Horror writing is not my comfort zone. I decided several months ago that I would write a ghost story (not sure if it’s technically horror or not, but whatever) as an effort to stretch myself as a writer. I identify as a science fiction writer and delve into fantasy mostly in shorter pieces, but I’ve never done horror, and haven’t read it much since middle school. However, being all about experimentation and trying new things, this seemed like a grand idea. When I needed to whip up something last week for my crit group, I eked out the first draft of a Pacific Northwest ghost story (with mushrooms). But after I finished the story, I didn’t feel much like patting myself on the back. Instead I felt like I hadn’t pushed the envelope of the story enough. And then I wondered if that isn’t a very sci-fi way of looking at things.From my limited experience, it seems like horror is less about the big idea (what if mangoes were aliens?!?) and more about using tone, pacing, and characterization to build tension. Accordingly, stories in these genres are approached in two very different ways. For instance, an oft-repeated piece of writing advice is “Get to the ghost pigs” (from Cat Valente). In other words, we do a disservice to our readers by burying all the cool bits in the story behind pages and pages of mundanity. Busting out with a magical T-Rex at the 95% mark is pointless, because people will have stopped reading the book by then anyway, and the ones who stuck around probably don’t want a magical T-Rex (too bad for them). Twists are hard to pull off.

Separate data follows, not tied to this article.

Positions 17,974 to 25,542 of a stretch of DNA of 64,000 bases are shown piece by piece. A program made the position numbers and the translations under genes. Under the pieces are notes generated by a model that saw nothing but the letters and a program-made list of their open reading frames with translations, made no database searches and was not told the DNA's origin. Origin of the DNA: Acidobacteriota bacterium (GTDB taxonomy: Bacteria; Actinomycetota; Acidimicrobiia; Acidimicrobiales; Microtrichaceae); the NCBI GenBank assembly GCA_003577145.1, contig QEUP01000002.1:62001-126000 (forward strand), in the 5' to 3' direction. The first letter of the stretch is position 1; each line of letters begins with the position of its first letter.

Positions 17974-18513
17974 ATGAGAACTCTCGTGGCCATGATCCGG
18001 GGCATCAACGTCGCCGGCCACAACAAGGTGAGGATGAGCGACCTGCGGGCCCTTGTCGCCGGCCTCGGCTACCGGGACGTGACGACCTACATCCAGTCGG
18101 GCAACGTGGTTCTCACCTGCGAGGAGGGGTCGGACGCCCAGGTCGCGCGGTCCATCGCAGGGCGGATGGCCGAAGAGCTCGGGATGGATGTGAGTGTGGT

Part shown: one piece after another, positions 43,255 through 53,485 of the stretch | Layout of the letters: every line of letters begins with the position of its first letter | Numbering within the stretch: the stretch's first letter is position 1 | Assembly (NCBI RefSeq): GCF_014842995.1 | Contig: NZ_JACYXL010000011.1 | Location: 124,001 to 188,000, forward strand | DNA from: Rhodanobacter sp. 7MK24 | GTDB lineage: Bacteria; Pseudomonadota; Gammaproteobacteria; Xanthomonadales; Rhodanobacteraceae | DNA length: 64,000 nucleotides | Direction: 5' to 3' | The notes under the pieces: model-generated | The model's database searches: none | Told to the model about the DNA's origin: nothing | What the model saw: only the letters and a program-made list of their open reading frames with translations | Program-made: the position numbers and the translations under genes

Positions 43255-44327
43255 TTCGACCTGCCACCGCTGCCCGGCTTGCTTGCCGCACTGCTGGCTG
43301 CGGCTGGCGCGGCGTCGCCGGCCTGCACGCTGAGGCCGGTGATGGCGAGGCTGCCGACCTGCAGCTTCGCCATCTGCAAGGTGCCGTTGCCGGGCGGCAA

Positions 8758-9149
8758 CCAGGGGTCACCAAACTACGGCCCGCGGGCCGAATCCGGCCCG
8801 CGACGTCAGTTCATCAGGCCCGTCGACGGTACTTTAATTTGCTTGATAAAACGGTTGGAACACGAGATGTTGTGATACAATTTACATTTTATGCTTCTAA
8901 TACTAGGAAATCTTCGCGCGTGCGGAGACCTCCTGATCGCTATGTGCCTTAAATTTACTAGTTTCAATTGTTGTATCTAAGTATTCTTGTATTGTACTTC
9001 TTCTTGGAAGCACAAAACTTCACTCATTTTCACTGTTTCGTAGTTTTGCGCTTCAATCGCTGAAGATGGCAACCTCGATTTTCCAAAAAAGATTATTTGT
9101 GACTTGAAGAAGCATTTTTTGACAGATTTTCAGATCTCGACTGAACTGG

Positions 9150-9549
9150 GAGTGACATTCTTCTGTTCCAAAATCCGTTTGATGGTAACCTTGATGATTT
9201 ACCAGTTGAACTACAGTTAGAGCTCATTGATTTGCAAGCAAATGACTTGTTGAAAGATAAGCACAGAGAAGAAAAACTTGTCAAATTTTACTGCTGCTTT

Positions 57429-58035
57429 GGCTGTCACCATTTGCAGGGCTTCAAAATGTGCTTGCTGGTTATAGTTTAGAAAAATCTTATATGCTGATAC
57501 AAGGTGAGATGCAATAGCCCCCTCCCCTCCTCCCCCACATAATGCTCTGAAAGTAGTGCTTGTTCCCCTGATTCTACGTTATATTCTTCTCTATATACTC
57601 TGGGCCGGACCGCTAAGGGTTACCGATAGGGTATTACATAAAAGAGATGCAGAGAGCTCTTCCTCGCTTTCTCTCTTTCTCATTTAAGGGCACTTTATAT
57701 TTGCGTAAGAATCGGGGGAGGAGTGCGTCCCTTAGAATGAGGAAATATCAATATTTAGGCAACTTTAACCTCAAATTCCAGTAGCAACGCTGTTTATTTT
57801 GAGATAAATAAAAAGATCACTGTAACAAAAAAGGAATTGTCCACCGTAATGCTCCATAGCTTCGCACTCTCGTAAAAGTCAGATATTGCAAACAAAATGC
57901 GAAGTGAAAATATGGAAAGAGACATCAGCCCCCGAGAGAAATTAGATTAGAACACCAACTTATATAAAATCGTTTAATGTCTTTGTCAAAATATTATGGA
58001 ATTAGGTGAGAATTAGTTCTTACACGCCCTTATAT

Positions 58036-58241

Whereas with horror it seems like the slow build is not only incredibly critical to the telling of the story, but also jives with reader expectations. The ordinary world is used to set a contrast to the horrific elements. The hook is less obvious, so what keeps the reader reading?
I imagine it’s the style of the prose, and the sense of foreboding and impending doom. But if you read or write horror, I would love to hear your thoughts.
And finally, for the return of the “What I’m listening to this week” addendum, we have
Drabblecast 224 – I loved “Unintended Consequences” by John P. Murphy (a fellow Viable Paradise grad, though not my year). The premise charmed me, and the whole story felt really cohesive.
Escape Pod 323 – “Marking Time of the Far Side of Forever” was a robot story. I have problems with robot stories. (They make me cry, and not in a good way. I get depressed). Anyway, after listening to this story against my better judgement, I set myself a challenge of writing an unsympathetic non-anthropomorphized robot story. We’ll see how that goes. Also to be clear, the EP story was well done. It hit my buttons.
Writing Excuses 7.1 When Good Characters Go Bad – Basically how to make a believable character arc. This got me thinking about a novel I’d like to plot out. Howard left us with a great writing prompt, “Come up with a list of three things that are important to your main character. Push one of those things out of alignment so that it will draw your character to the antagonist’s side.”
AISFP 175 – After listening to this interview with Brian Hades, I added EDGE Publishing to my list of publishing houses of interest.